As Georgia’s school year gets underway, the country’s polyglot president is betting a thousand native English speakers can jump start an ambitious new policy to make English Georgia’s second language.
Georgian President Mikheil Saakashvili, who speaks English, Russian, French, and Ukrainian in addition to Georgian, recently pledged that all 597,800 Georgian public schoolchildren will speak English as their second language by 2014.
The Teach and Learn with Georgia program, implemented by the Georgian Ministry of Education, seeks to place 10,000 native English-speaking volunteers in schools throughout the country by that date, with 1,000 native speakers in public schools by 2011.
To date, 205 such individuals -- mostly from the US -- have arrived for the September 15 kick-off of Georgia’s school year; the Ministry of Education predicts roughly 300 more participants by the end of 2010.
Never one to downplay an idea that casts Georgia as open to the world, Saakashvili has called the campaign “the greatest contribution we will make to the future development of our country. “ And the “largest breakthrough…in the entire post-Soviet space.”
Georgia’s longstanding goal to break with its Soviet past and to be accepted as a European country with Western values explains the hyperbole in part.
The program, however, also reflects a generational change -- Georgians of Saakashvili’s age (42) and younger generally see English, rather than Russian, as the ticket to success, making English the foreign language of fashion. By comparison, knowledge of Russian carries no hipster value and far less economic weight.
The challenge lies, though, in making sure all young Georgians have an equal chance at that perceived linguistic ticket to success.
Rural schools are the primary target for the program; Tbilisi, where youngsters have greater access to English language instruction, will follow behind.
Some critics, though, accuse Saakashvili of trying to turn education into a new field of battle between Tbilisi and Moscow. One schoolteacher in the village of Supsa in the western region of Guria wistfully noted that children have been “poisoned” against the Russian language as relations between Georgia and Russia have soured.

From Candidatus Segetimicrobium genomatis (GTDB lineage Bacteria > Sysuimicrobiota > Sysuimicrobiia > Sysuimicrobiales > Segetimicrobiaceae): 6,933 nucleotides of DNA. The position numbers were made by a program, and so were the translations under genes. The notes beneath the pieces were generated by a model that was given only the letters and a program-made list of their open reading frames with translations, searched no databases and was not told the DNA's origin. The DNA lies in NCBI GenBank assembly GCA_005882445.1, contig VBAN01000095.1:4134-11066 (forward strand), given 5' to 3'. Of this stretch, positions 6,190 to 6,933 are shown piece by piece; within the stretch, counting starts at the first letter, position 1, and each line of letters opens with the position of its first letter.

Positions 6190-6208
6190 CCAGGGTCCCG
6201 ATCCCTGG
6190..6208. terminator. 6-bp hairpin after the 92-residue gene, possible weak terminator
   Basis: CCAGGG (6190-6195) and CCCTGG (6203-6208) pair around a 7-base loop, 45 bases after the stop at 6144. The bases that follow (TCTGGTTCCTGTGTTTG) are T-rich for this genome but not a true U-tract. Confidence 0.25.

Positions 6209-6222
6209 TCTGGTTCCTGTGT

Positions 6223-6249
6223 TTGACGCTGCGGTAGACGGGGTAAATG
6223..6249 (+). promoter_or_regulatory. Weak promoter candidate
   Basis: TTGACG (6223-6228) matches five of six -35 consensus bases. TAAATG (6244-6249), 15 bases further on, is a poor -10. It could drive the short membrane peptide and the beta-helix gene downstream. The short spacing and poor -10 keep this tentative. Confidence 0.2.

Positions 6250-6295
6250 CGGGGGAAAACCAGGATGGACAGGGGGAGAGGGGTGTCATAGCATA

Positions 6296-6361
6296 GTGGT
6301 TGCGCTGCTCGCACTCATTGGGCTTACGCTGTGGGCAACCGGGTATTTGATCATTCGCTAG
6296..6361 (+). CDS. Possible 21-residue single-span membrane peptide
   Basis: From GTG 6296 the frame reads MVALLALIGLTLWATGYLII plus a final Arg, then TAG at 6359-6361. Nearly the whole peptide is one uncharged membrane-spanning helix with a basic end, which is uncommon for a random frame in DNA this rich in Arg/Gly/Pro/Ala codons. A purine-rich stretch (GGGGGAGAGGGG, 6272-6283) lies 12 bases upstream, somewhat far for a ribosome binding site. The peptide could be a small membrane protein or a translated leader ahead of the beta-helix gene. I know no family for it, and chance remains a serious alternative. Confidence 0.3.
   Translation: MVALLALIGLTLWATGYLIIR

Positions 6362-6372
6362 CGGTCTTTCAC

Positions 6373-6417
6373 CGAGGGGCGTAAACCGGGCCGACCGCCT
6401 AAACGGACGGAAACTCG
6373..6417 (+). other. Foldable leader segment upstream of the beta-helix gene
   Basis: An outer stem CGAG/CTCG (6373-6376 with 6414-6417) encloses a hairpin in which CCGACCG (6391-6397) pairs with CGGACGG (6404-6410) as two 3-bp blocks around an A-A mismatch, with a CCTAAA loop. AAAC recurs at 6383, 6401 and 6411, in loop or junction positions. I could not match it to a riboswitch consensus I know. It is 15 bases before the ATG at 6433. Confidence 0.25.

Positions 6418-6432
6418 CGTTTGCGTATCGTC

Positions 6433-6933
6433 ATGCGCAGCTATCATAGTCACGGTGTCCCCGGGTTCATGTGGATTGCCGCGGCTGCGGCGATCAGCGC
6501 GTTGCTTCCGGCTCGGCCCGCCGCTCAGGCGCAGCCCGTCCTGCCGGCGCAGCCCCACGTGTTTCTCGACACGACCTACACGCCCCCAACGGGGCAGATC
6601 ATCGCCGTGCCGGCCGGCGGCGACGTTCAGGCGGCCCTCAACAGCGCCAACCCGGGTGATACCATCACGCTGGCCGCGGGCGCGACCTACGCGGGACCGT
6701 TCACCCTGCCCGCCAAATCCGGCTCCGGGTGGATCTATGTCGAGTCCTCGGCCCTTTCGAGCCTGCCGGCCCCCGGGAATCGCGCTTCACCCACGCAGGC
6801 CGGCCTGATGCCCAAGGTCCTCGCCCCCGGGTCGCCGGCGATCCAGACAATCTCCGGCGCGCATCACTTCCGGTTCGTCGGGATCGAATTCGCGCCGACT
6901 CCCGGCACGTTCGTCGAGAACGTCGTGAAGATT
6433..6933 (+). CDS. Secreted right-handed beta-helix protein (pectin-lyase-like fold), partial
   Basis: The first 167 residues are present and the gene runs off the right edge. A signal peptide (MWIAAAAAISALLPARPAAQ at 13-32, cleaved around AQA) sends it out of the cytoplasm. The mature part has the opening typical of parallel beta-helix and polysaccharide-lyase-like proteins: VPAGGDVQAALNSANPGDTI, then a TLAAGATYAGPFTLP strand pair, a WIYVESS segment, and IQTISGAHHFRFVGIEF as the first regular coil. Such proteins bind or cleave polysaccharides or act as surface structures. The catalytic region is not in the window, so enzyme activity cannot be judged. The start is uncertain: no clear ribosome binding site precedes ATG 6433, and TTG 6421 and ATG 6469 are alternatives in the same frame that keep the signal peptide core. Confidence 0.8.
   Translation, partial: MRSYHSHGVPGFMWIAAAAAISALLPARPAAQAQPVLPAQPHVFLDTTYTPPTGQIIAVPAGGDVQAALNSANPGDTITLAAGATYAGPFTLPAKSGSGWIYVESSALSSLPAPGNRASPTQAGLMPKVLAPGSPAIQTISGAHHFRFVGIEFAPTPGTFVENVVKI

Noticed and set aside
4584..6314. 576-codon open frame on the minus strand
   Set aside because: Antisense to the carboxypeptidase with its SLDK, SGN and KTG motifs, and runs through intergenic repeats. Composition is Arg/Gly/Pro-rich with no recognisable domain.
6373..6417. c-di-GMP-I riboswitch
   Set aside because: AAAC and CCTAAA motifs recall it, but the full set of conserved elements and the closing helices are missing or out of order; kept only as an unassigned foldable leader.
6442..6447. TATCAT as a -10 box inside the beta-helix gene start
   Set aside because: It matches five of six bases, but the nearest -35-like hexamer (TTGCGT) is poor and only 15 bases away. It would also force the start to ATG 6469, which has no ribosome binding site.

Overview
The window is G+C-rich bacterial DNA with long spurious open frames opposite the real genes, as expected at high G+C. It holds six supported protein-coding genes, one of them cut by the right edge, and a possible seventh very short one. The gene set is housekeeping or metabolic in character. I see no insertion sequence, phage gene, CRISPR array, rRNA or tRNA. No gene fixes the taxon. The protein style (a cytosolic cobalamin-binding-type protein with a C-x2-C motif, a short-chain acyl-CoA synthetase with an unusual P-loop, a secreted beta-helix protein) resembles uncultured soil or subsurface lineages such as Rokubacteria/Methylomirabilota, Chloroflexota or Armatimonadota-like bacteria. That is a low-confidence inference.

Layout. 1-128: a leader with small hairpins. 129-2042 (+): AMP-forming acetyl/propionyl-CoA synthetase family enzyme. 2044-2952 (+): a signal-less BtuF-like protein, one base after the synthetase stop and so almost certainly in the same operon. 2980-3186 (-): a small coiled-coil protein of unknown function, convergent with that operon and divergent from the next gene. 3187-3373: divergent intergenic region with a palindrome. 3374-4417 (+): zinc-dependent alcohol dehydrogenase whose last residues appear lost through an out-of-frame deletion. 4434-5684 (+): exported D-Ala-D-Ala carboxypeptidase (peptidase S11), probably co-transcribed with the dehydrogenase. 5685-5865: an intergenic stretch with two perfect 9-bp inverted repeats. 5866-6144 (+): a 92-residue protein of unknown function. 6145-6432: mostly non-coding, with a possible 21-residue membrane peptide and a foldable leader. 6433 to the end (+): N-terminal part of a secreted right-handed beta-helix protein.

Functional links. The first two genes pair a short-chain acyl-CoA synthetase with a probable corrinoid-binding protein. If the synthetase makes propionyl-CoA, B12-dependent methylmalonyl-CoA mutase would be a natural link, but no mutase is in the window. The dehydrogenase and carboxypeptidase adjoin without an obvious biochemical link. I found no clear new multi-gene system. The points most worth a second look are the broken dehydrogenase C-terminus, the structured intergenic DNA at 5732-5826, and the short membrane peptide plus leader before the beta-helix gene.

But Maia Siprashvili-Lee, an advisor to Education Minister Dmitri Shashkin and the organizer of the Teach and Learn program, counters that the program’s aim is educational, not political.
“I wouldn’t say that it is a political program; it is purely educational at this point,” Siprashvili-Lee said. Russian, along with German and French, remain part of the Georgian education system, she added.
Other plans include introducing even more languages to the national curriculum, including Italian, Spanish and Turkish.
“A person in Khulo [village in western Georgia – ed] or a person in Svaneti who is a very talented kid and his parents do not have money to send this kid abroad and introduce him to the 21st century -- this is what the government is doing,” Siprashvili-Lee elaborated.
Much like the US Peace Corps and the Japan Exchange and Teaching program on which Teach and Learn with Georgia is modeled, the program does not require any prior teaching experience.
Instead, participants are given an eight-day crash course in Georgian language and culture, as well as teaching methodology. Participating schools are responsible for deciding how to use the volunteers to teach English, Siprashvili-Lee said.
Volunteers receive a free round trip ticket to Georgia, a 500 lari (approximately $270) monthly stipend and free accommodations with a host family.
A 1,000-lari (about $540) incentive program to sign up friends and associates also exists, although Siprashvili-Lee said that no bonuses have been paid out yet.
But some participants, excited by the chance to travel abroad, nonetheless express concerns about what they term a lack of training and organization.
Daniel Celvi, a 23-year-old volunteer from Illinois based in the village of Khelvachauri near the Black Sea, comments that his local school has been short on answers about its plans for the school year.
“I am still waiting for my lesson plans,” Celvi said, adding that national program staff has been more responsive to questions.
Blog entries by other volunteers echo Celvi’s comments.
A volunteer in Poti who blogs under the name “Dream Weaver” complained that she felt “frustrated and annoyed” by the lack of information from her school principal, who also doubles as her host mother.
“I understand that she is very excited I am here however I have no clue what's expected of me,” she wrote. “I have so many questions and things I want to say but… I… can’t. It sucks that we both speak English but neither of us are communicating.”
A Tbilisi school principal interviewed by EurasiaNet.org expressed enthusiasm for the program, but stressed that implementation could prove the key. “This is a great idea…if it is managed well in the classroom,” commented Public School No. 1 Director Amiran Jamagidze.
Siprashvili-Lee says that her staff will receive monthly progress reports once the school year starts from both the local school faculty and volunteers to assess how Teach and Learn with Georgia is being implemented on the ground.
Success, she noted, will be as much about interaction outside the classroom as inside it.
A “volunteer is talking and showing that there is a whole other world out there,” Siprashvili-Lee said. “People who didn’t have a chance to see what is out there, this is this person telling them, or showing them…the indicator of success will be what happens after school.”
Editor's note: Molly Corso is a freelance reporter based in Tbilisi.